NON OMNIS MORIAR. (“I shall not wholly die.”) Horace.
‘King Drust of the Hundred Battles, Brude son of Bile, Oengus son of Uurguist, Constantin son of Wrguist and Kenneth son of Alpin.’
Wonderful names from Scotland’s heroic past. What men they were and what sights they must have seen and experienced. Sights that we can barely imagine today. Huge battles on sea and land with weapons like swords, spears and axes. Scenes of wanton destruction and the most awful acts of barbaric cruelty, all unquestionably played out against a background of exceptional personal courage and willing self-sacrifice. The Picts, we recall, lived in the world of the Warlord.
Yet was there not another side to their society? Of course there was. They had a vibrant and exciting culture. The music of their harps and triple pipes mixed freely with laughter and songs in great wooden halls where the mead flowed like water and the banquet on the table was a deer or a wild boar that had been killed with a hunter’s arrow just the day before. They were a people who truly loved life and who probably expected their way of living to last for ever.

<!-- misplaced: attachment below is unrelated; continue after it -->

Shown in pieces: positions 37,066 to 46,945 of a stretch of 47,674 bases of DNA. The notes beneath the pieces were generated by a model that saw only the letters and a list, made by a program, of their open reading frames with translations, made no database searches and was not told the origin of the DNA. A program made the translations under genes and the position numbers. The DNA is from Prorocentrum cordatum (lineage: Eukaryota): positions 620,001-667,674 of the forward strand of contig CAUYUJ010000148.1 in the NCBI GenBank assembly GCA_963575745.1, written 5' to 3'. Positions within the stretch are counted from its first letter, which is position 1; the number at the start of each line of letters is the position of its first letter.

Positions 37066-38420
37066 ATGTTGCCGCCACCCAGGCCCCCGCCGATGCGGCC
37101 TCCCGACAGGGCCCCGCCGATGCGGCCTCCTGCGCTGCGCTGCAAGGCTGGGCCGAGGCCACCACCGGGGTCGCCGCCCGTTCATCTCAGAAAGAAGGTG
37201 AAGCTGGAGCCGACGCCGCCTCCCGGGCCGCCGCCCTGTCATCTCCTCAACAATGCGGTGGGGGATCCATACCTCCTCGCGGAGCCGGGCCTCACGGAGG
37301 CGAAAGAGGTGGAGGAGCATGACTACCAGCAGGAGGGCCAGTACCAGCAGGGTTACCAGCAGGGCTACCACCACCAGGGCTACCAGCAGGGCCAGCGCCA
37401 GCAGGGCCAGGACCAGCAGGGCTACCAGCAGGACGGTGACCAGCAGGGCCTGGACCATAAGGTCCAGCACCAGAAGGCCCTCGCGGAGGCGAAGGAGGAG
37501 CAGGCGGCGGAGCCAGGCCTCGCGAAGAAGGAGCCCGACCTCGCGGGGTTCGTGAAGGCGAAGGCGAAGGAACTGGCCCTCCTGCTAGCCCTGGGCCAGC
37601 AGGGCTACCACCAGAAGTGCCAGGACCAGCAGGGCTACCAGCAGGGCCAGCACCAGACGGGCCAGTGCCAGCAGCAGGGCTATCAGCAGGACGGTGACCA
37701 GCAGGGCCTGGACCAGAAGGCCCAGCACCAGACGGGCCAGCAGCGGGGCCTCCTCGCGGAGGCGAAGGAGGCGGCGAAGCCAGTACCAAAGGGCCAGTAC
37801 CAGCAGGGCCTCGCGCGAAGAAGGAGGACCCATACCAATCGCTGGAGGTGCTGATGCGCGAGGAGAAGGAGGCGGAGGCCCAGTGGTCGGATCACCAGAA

What a proud inheritance and what a remarkable history they have left for us. Did these men (and of course women) think about the future and did they wish to be remembered? We must automatically assume that they did, for why else would they have set up such beautifully carved standing stones, which show all of the aforementioned scenes, throughout the whole of Pictland?
Which surely begs the question:
Do the Scots of today honour the memory of their Pictish and Dalriadan ancestors who sacrificed so much to defend their identity, and stands Kenneth Mac Alpin’s Scotland where it did?
Walter Bower, Abbot of Inchcolm and author of the ‘Scotichronicon’, writing in Latin in the 15th century and quoting from, it is believed, a much older chronicle, (though he does not give its provenance) describes the Scots’ enduring love of liberty:
“…going barefoot, undernourished and dressed in rags…or hair shirts with which they were roughly covered. And in all these misfortunes and hardships they could never be prevailed upon to submit to or obey a foreign king, but on the contrary, they were always obedient and loyal under their own kings’ rule and chose to lead no other life than this that was no better than the life of wild beasts, so long as they had their freedom.”
It is the opinion of this author that each and every Scot knows the answer to the question asked above, as it instinctively lies within himself. All he has to do is search for it and recognise it for what it is.